In certain types of research, if your child is determined to be a good fit for the study, study group assignment may be a next step. This means that your child will be assigned to one of several study groups. Typically, there are treatment groups, in which the child receives the experimental treatment being researched, like an antidepressant drug, or control groups, where the child either receives no treatment, a placebo (inactive substance), or an already accepted treatment method, like Prozac.

Usually, study group assignment is random, which means that a child is assigned to a group by chance, like the flip of a coin. In some cases, you may or may not know which study group your child has been assigned to.

Assessments and Procedures

Study assessments and procedures may include physical exams; diagnostic testing, like x-rays or laboratory tests; or psychological assessments, depending on the study.

Assessments may occur at different time intervals. Study participants may be required to complete assessments on their own at home, like keeping diaries of their feelings or side effects they experience, or may be asked to complete standardized assessment questionnaires.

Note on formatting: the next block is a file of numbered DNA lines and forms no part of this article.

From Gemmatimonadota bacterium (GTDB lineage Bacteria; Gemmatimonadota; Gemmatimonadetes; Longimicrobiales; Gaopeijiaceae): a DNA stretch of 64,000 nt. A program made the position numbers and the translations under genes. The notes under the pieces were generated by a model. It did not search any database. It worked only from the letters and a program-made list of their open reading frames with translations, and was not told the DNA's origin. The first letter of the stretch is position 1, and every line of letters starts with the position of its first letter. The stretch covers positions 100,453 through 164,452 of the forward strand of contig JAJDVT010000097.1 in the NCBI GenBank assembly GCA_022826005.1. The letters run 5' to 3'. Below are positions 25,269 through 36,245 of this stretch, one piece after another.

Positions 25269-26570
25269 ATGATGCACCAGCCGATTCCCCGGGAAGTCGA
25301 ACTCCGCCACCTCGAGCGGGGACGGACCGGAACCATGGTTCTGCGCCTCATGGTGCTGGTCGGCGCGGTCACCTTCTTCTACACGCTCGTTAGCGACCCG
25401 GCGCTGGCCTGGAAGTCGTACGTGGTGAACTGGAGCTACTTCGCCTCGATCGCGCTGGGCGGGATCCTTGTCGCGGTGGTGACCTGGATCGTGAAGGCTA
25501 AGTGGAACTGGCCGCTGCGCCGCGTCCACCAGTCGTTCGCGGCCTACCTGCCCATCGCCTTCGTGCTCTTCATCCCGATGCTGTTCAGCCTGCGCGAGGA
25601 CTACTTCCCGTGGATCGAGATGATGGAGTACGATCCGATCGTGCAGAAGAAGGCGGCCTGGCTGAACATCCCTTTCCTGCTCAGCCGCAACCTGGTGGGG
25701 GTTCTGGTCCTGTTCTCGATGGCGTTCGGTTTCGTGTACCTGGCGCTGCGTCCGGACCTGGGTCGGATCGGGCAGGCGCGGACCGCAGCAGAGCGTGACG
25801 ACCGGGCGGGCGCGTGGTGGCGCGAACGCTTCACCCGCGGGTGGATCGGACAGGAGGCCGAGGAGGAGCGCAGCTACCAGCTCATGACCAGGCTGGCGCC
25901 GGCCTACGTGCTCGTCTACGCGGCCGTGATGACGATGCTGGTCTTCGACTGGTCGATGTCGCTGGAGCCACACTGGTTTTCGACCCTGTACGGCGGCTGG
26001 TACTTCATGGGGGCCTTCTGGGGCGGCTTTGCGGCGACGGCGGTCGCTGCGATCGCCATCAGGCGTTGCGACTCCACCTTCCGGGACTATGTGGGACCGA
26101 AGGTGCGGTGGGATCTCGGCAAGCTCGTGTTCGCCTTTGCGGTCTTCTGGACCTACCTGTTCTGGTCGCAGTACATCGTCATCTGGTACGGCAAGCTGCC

All study assessment procedures are pre-determined and are designed to gain knowledge and keep participants safe.

Safety

Safety is always of utmost importance when it comes to a depression study. Your child will be closely monitored during study assessments to make sure that her symptoms are never getting worse.

If, during your child's participation in a study, her symptoms ever worsen or she develops new or worsening side effects, it is important to contact the study investigator as soon as possible. This contact information will be provided to you at the start of the study.

Rights as a Research Volunteer

Your child's rights as a research volunteer are very important. Your child has the right:

  • To choose to participate in the study or not
  • To withdraw from the study at any time without penalty
  • To ask any questions and receive answers about her participation in the study
  • To refuse any study procedures (however, this may result in study withdrawal)